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Trump Victory, Sparking Angry Protests Across California

“Now it is time for America to bind the wounds of division,” Trump told a cheering crowd of jubilant supporters in the early hours of Wednesday in New York, pledging to work with Democrats in office.

“I pledge to every citizen of our land that I will be president for all Americans,” he declared, in a conciliatory address in which he paid tribute to his defeated opponent and thanked his staff.

Donald Trump has stunned America and the world, riding a wave of populist resentment to defeat Hillary Clinton in the race to become the 45th president of the United States. The Republican mogul defeated his Democratic rival, plunging global markets into turmoil and casting the long-standing global political order, which hinges on Washington’s leadership, into doubt.

At least one student carried a Mexican flag, according to video posted by the student newspaper, The Daily Nexus. In Oakland, demonstrators smashed a window at the Oakland Tribune newsroom and ignited dumpsters and tires, the East Bay Times reported. Protesters also burned Trump in effigy, KNTV reported. About 500 students marched through the La Jolla campus of UC San Diego, protesting Trump’s win and chanting an expletive followed by Trump’s full name. At University of California Los Angeles, hundreds demonstrated at the Westwood campus. Some students lifted their arms up while demonstrating in Westwood Village. Others chanted, “Not my president,” according to social media users who documented the scene on the ground.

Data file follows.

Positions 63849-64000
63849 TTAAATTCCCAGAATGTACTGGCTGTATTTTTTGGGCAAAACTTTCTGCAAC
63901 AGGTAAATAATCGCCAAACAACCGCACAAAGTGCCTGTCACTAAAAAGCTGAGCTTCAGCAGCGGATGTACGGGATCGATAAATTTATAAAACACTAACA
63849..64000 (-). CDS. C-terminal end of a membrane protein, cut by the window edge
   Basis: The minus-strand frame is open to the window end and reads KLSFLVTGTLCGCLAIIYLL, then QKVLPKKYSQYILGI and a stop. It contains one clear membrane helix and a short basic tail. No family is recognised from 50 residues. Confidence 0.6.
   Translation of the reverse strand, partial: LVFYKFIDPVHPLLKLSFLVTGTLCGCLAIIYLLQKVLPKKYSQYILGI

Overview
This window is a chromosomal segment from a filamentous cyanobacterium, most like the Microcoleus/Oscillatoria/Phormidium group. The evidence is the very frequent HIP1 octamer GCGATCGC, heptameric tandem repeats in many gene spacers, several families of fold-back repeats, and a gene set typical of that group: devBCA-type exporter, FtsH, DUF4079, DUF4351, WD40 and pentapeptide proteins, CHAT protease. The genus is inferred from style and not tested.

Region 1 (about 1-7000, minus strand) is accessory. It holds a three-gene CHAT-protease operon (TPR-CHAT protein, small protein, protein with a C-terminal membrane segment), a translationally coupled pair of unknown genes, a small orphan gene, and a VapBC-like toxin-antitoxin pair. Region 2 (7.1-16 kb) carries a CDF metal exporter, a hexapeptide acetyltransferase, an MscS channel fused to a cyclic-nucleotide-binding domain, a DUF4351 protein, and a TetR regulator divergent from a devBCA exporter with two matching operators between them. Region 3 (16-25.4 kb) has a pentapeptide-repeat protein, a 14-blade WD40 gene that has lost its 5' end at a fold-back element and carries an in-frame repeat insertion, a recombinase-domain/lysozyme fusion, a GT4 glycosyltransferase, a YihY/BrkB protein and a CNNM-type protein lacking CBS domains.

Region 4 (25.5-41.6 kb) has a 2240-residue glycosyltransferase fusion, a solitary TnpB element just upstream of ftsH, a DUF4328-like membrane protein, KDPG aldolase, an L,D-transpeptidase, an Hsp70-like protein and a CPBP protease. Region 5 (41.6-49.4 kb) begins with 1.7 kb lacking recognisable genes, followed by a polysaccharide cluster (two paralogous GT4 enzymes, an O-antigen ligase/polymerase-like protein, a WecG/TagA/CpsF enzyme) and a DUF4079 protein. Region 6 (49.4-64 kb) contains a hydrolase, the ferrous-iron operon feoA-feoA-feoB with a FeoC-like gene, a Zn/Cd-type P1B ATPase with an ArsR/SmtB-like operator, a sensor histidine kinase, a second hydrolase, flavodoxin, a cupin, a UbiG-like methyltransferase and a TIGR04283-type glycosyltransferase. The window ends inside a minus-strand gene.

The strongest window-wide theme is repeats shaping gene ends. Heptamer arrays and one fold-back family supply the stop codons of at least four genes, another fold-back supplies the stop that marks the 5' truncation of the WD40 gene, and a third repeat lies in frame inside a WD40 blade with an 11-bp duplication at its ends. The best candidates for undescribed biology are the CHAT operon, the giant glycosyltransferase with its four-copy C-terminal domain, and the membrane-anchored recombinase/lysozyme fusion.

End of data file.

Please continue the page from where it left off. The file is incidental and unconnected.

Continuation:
“Hillary has worked very long and very hard over a long period of time, and we owe her a major debt of gratitude for her service to our country,” he said of Clinton, whose hopes of becoming America’s first woman president were brutally dashed. During a bitter two-year campaign that tugged at America’s democratic fabric, the 70-year-old bombastic tycoon pledged to deport illegal immigrants, ban Muslims from the country and tear up free trade deals. 

There was no disguising the concern of Washington’s European partners that Trump’s victory might destroy the Western alliance they still regard as a touchstone for stability and the rule of law. – Nervous allies – Russia’s autocratic leader Vladimir Putin offered warm congratulations and seized on the opportunity to urge Trump to help him get “US-Russia relations out of their critical condition.” 

But EU leaders Donald Tusk and Jean-Claude Juncker invited him to an EU-US summit at his “earliest convenience” to seek reassurances about trans-Atlantic ties. And NATO head Jens Stoltenberg warned Trump, who spoke during the campaign of making US allies take a bigger share of the Western security burden, that “US leadership is more important than ever.” Trump openly courted Putin during the race, called US support for NATO allies in Europe into question and suggested that South Korea and Japan should develop their own nuclear weapons. 

Japanese Prime Minister Shinzo Abe reacted to Trump’s election by insisting that his country and the United States are “unshakeable allies.” One ally took heart from Trump’s win. Israeli Education Minister Naftali Bennett said it guaranteed that his state would never have to accept the idea of an independent Palestine. And some of the most enthusiastic support for Trump came from far-right and nationalist politicians in Europe such as French opposition figure Marine Le Pen, Matteo Salvini of Italy’s Northern League and British euroskeptic Nigel Farage. – Markets rattled 



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